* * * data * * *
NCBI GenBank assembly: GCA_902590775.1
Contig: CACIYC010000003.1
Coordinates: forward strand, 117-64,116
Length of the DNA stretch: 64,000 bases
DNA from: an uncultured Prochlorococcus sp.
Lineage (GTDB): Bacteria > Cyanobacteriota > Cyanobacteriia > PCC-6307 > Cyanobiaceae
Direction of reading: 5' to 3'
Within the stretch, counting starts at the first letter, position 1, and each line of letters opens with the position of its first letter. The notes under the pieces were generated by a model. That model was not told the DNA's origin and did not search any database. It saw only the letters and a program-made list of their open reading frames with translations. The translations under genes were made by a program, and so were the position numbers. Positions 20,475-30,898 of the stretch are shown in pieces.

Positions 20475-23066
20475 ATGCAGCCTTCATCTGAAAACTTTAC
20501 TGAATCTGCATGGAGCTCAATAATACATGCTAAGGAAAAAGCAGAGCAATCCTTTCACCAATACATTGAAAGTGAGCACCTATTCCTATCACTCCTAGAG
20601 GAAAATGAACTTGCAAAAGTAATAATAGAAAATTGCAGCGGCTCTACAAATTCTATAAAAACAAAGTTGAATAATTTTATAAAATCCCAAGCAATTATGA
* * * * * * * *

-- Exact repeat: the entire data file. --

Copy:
NCBI GenBank assembly: GCA_902590775.1
Contig: CACIYC010000003.1
Coordinates: forward strand, 117-64,116
Length of the DNA stretch: 64,000 bases
DNA from: an uncultured Prochlorococcus sp.
Lineage (GTDB): Bacteria > Cyanobacteriota > Cyanobacteriia > PCC-6307 > Cyanobiaceae
Direction of reading: 5' to 3'
Within the stretch, counting starts at the first letter, position 1, and each line of letters opens with the position of its first letter. The notes under the pieces were generated by a model. That model was not told the DNA's origin and did not search any database. It saw only the letters and a program-made list of their open reading frames with translations. The translations under genes were made by a program, and so were the position numbers. Positions 20,475-30,898 of the stretch are shown in pieces.

Positions 20475-23066
20475 ATGCAGCCTTCATCTGAAAACTTTAC
20501 TGAATCTGCATGGAGCTCAATAATACATGCTAAGGAAAAAGCAGAGCAATCCTTTCACCAATACATTGAAAGTGAGCACCTATTCCTATCACTCCTAGAG
20601 GAAAATGAACTTGCAAAAGTAATAATAGAAAATTGCAGCGGCTCTACAAATTCTATAAAAACAAAGTTGAATAATTTTATAAAATCCCAAGCAATTATGA